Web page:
The truth – the boring-yet-powerful truth – is that the two most effective ways to combat the pernicious effects of inflation are to decrease the amount of money you spend every year and to increase the amount of money you earn.
I have lots of ideas on how to spend less… You might see them in a future essay. But today, I'd like you to follow me for a moment as I use an analogy…
Imagine a water faucet pouring into a bucket. Your goal is to fill the bucket. But in the bottom of the bucket, there is a large hole that's leaking water.
You probably know where I'm going with this. The faucet is your income – filling the bucket (your wallet) – and the hole in the bottom of the bucket is inflation – draining it.
Just spending less and saving more would be like trying to put Scotch tape over the hole in the bucket to stop the leaking. It will help, but you're still going to lose a lot of water. You're still losing to inflation. What now?
Then we turn to focusing on how much water is pouring out of the faucet.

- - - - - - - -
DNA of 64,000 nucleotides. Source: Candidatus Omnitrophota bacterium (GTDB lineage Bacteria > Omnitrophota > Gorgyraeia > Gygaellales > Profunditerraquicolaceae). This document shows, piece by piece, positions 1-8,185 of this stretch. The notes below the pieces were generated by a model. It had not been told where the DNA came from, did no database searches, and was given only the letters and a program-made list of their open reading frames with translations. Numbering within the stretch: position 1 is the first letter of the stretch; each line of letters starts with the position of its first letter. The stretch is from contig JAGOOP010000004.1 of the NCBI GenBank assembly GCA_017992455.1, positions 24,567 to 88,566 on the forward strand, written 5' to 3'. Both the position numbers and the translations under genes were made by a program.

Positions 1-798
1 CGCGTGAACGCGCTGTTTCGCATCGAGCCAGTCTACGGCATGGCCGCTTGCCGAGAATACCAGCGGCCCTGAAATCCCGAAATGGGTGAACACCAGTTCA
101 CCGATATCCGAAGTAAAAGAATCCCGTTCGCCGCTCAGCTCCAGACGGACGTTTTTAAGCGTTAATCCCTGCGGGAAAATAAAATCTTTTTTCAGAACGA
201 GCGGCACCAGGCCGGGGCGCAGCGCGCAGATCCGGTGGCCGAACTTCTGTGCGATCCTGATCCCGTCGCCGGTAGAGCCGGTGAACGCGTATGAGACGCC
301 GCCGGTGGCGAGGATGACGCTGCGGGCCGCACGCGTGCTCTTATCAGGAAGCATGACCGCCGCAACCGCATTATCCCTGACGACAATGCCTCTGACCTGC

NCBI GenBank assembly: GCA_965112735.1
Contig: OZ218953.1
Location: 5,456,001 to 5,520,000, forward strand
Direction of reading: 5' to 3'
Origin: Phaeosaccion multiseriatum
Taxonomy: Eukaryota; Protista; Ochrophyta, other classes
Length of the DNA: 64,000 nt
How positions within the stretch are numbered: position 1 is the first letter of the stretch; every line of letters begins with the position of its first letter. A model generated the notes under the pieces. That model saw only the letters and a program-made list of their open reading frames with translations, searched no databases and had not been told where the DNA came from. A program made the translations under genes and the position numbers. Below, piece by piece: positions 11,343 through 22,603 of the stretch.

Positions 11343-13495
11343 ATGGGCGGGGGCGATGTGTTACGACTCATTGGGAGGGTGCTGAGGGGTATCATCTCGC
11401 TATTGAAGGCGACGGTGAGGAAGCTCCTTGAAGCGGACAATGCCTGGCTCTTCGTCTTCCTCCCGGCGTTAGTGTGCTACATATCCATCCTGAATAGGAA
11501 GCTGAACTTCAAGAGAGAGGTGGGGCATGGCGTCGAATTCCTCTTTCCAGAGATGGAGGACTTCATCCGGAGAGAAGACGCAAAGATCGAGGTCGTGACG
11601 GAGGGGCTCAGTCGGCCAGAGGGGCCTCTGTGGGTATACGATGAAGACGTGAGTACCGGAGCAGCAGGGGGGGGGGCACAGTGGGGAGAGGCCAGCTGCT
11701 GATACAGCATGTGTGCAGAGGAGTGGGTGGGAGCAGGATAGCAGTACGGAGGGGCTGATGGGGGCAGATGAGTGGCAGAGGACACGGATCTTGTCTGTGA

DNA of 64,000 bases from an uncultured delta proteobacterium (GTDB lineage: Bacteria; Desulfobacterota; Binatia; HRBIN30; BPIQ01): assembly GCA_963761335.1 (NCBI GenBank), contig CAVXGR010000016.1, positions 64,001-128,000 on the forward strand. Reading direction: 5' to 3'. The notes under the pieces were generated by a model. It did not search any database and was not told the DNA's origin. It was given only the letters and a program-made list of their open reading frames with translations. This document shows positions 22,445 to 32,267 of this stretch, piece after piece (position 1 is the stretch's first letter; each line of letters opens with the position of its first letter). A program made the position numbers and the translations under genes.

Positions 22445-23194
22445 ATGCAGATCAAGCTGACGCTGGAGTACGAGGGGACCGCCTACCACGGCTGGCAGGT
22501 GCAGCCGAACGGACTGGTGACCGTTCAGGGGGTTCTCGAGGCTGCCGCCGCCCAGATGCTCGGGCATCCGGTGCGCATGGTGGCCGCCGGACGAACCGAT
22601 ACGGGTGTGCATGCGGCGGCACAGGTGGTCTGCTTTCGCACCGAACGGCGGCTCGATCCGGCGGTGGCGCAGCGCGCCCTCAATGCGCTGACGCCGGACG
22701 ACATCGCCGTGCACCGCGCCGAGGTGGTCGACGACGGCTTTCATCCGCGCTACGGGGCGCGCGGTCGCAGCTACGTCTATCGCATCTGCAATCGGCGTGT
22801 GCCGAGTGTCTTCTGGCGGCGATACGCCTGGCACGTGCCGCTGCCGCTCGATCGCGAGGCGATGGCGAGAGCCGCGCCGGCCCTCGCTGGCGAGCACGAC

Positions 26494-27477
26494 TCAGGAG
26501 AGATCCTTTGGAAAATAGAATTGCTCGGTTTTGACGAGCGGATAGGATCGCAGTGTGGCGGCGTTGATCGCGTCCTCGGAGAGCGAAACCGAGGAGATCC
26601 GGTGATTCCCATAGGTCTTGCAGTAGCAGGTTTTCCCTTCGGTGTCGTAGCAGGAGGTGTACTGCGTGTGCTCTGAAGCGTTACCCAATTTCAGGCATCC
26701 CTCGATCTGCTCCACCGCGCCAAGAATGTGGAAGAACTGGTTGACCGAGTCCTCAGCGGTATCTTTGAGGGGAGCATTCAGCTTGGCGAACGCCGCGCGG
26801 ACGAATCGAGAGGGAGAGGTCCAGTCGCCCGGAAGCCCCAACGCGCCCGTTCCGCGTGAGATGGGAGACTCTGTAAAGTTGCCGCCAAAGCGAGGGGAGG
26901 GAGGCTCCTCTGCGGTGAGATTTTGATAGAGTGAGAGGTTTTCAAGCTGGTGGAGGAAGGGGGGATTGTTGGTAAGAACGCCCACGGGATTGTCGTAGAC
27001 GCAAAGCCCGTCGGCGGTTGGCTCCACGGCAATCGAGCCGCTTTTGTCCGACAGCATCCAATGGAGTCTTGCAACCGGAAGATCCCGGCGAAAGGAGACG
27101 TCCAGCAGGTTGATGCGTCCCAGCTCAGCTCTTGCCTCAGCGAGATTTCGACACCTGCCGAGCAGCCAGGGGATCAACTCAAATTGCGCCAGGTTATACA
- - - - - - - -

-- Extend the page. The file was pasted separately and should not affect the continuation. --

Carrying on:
In other words, you need to increase your active income. You need to make sure your active income is increasing at the same rate as the inflation rate, if not faster.
For every drop of water leaking out of the hole, you need at least a drop – if not more – pouring in from the faucet.
There are two primary ways to do this.
One, you become so valuable at your current job that your bosses reward you with a higher salary.
What could you do that would set you apart from the other employees? What could you do that would truly add value for your boss or the company? What actions could you take today that will get you noticed as valuable and irreplaceable?
I'll give you a hint. Your job is to produce long-term profits. In other words, your job is to help your company make more money.